For a while I sit on the moist moss and lick my wounds. The camera is water logged and lifeless. The lens is saturated with milky muck. It’s too late for CPR, defibrillation or surgery. Even though frustration is dripping from my face, I realize life has once again handed me perfect little exercise in remaining calm and trusting a good outcome.


Deep breath in, long breath out. The universe obviously has other plans for me this week. I decide to embrace more writing this week. Perhaps I’ll buy a lottery ticket. Don’t things often turn out for the best after life appears to go tumbling down a mountain? As I walk back home, I promise myself to apply what I heard on the radio the day before. What do you do when life hands you a lemon? You take a huge bite out of it, knowing lemon is good for you.





Focus on Crocus

After a long Canadian winter, I generally look forward to the first signs of Spring. Here in the Rocky Mountains, we typically have to wait until April to witness the first flowers popping up on sunny south facing slopes. As the sun rises higher and higher above the mountain ranges, the snow melts quickly in sunbaked spots while underexposed slopes still cling to layers of snow and ice. The landscape slowly morphs into something new, a transition I have now witnessed many times before. My mind predicts the changes of the season in detail; first this, then that. But this year I am committed to silencing my mind for at least a short while and embrace a concept that is called “Beginner’s mind”.


The practice of adopting a Beginner’s Mind starts with taking all your judgments, beliefs, opinions and locking them up in a closet where we can easily access them later again. It’s about investigating something new with curiosity, excitement and wonder, even if we have investigated it before. It’s about recognizing that our great intellectual mind serves a purpose, but also distorts and hides things from our view. I decided to experiment with this concept while wandering the local trails, with camera in hand of course.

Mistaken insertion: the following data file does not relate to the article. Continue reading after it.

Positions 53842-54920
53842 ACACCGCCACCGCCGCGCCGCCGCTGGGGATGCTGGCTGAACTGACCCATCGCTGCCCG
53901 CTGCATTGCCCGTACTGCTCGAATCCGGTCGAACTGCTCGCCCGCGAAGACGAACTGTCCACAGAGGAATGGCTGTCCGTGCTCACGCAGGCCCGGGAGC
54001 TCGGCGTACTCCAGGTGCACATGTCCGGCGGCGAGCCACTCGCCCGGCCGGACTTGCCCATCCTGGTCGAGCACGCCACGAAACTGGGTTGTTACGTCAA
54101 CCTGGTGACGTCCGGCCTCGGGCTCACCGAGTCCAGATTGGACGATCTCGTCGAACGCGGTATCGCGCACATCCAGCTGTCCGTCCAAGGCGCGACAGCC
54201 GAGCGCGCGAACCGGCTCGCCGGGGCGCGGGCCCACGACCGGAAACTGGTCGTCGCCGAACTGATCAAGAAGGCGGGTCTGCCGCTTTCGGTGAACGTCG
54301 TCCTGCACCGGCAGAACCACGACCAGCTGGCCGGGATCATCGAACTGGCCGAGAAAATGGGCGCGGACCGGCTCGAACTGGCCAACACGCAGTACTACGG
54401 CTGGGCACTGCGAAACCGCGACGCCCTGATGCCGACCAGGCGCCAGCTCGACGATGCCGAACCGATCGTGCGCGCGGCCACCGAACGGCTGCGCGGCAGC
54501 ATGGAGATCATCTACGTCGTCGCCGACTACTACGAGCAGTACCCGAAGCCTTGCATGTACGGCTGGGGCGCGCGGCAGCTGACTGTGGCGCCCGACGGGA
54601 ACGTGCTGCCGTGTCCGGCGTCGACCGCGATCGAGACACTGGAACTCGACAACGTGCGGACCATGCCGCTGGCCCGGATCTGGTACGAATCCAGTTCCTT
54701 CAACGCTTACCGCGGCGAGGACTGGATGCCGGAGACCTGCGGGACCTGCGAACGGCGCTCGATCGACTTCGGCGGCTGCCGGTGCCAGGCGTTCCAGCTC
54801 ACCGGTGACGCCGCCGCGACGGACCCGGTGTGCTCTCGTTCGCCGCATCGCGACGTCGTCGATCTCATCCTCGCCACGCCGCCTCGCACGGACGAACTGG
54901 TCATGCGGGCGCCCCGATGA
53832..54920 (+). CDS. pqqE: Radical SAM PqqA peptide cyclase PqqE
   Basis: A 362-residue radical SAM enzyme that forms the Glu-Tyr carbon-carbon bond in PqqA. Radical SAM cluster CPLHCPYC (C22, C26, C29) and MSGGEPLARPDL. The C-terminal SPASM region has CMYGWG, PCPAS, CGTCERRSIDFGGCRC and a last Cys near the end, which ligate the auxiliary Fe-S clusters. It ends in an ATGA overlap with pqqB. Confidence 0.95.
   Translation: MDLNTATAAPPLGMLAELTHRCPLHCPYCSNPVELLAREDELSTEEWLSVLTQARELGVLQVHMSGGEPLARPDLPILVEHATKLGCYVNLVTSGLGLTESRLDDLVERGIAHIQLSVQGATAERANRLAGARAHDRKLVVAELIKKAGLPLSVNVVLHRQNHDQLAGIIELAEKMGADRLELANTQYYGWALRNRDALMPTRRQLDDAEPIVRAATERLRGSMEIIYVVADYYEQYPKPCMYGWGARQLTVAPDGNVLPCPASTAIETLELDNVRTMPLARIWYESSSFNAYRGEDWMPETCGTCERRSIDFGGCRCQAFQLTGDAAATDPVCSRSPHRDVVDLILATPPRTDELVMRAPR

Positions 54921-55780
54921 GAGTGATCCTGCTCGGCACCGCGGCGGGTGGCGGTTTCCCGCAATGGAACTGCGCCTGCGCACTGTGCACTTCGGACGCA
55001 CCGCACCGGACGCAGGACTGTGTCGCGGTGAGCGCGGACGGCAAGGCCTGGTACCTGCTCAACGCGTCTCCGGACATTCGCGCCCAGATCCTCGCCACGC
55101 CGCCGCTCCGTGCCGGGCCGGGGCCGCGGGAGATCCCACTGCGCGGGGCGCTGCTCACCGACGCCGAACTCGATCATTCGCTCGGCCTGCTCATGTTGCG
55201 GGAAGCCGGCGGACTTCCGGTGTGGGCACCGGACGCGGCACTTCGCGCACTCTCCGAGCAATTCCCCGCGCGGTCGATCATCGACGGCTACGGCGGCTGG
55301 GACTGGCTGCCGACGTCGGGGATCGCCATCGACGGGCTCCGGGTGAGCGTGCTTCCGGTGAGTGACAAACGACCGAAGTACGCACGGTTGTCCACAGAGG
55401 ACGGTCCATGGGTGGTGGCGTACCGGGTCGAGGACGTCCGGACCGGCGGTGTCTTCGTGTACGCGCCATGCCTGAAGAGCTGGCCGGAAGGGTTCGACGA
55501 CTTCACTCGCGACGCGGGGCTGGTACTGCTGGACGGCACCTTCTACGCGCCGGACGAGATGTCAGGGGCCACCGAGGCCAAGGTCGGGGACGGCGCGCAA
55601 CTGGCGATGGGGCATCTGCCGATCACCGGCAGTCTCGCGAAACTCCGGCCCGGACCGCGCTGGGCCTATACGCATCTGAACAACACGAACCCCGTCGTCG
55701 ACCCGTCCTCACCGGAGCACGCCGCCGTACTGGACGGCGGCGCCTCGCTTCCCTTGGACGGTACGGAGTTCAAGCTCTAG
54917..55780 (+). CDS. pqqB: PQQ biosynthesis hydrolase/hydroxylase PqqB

The exercise I’ve given myself is centered around one flower, the Prairie Crocus. If my locked up mind serves me well, it is the first flower to make an appearance on the local mountain slopes. For a week now, I’ve been keeping an eye out for the first one to appear on the sunny slopes directly behind our house. Even though the objective is to discover the flower as if it was presented to me for the first time, my competitive mind is determined to make a game out of the search.


After a few days of scanning the slopes, today, on April’s Fool’s day, I found one brave lonely fellow. It is an unusual teaser of a hot day, as if the weather gods are playing a joke on us, knowing the rest of the week will bring the usual temperamental Spring weather with rain and snow storms. I am surprised to find one small crocus brilliantly reaching for the sun this early in the season. It is not safely tucked in between other plants to hide from a merciless world. No, this flower is committed, wide open and unlike me, living non-stop in the moment. As if in a love affair with the life giving sun, it was not shy about erecting triumphantly in this morning’s sun. Once opened, it’s sunny yellow core and soft lavender colored sepals drew my eyes in. The first insects and butterflies dart around it as if they found a formidable treat. Over the course of the coming weeks, more of this flower’s relatives will no doubt come out of hibernation, having no choice but to be lured by the irresistible heat beckoning from above.


As I photograph the flower, I am trying hard to the silence my lively mind and discover it again for the first time. This prairie crocus is not big, it measures only 4 inches. It has an unusually large head compared to its body. Unlike babies, I figure this flower is not really going to grow out of its odd proportions. I swerve back from preconceived notions and judgments to new discovery. The flower is covered with an army of tiny white hairs. To a macro photographer the hairs are perhaps the most fascinating part of the plant. Water drops balance on top of the woolly threads, refusing to disperse into smaller drops. The round bubbles make up their own mini universe and reflect the world surrounding the flower, including the photographer, in an amusing distorted manner.


I decide to revisit this gorgeous hairy monster in the days to come, through rain and snow, discovering it in detail with a child’s curiosity. In our rushed, mind-dominated society it is easy not to care about the short lifespan of this flower, but I’m curious to observe it from day to day. It is a liberating feeling to let go of the imprisoning  attitude of “I know” and to embrace “I don’t know”. To be curious and to welcome what is presented to you in the moment can be refreshing to say the least. Even though I have taken lots of photographs of this flower species in previous seasons, I am determined to explore it again and discover something new. Since the Crocus is the sole flower brave enough to populate our fragile slopes and face our moody weather for several weeks, my mind has surprisingly agreed to go along with this approach.




Mind’s eye opener